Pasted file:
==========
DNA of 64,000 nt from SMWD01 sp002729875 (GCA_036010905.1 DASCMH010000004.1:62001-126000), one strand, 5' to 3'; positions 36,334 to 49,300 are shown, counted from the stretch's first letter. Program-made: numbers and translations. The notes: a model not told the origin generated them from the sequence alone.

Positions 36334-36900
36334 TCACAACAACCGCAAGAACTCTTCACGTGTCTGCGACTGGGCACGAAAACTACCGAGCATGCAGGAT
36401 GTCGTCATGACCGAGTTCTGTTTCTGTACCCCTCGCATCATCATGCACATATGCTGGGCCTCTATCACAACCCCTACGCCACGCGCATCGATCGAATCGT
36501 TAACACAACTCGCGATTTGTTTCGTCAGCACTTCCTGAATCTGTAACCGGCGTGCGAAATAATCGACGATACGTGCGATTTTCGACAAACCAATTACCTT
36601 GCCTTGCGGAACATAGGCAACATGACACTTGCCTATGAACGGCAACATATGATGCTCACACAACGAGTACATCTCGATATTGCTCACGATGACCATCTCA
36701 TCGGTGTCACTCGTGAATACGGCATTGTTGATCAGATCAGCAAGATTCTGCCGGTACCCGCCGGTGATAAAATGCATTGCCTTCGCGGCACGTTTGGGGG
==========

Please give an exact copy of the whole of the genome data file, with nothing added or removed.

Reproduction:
DNA of 64,000 nt from SMWD01 sp002729875 (GCA_036010905.1 DASCMH010000004.1:62001-126000), one strand, 5' to 3'; positions 36,334 to 49,300 are shown, counted from the stretch's first letter. Program-made: numbers and translations. The notes: a model not told the origin generated them from the sequence alone.

Positions 36334-36900
36334 TCACAACAACCGCAAGAACTCTTCACGTGTCTGCGACTGGGCACGAAAACTACCGAGCATGCAGGAT
36401 GTCGTCATGACCGAGTTCTGTTTCTGTACCCCTCGCATCATCATGCACATATGCTGGGCCTCTATCACAACCCCTACGCCACGCGCATCGATCGAATCGT
36501 TAACACAACTCGCGATTTGTTTCGTCAGCACTTCCTGAATCTGTAACCGGCGTGCGAAATAATCGACGATACGTGCGATTTTCGACAAACCAATTACCTT
36601 GCCTTGCGGAACATAGGCAACATGACACTTGCCTATGAACGGCAACATATGATGCTCACACAACGAGTACATCTCGATATTGCTCACGATGACCATCTCA
36701 TCGGTGTCACTCGTGAATACGGCATTGTTGATCAGATCAGCAAGATTCTGCCGGTACCCGCCGGTGATAAAATGCATTGCCTTCGCGGCACGTTTGGGGG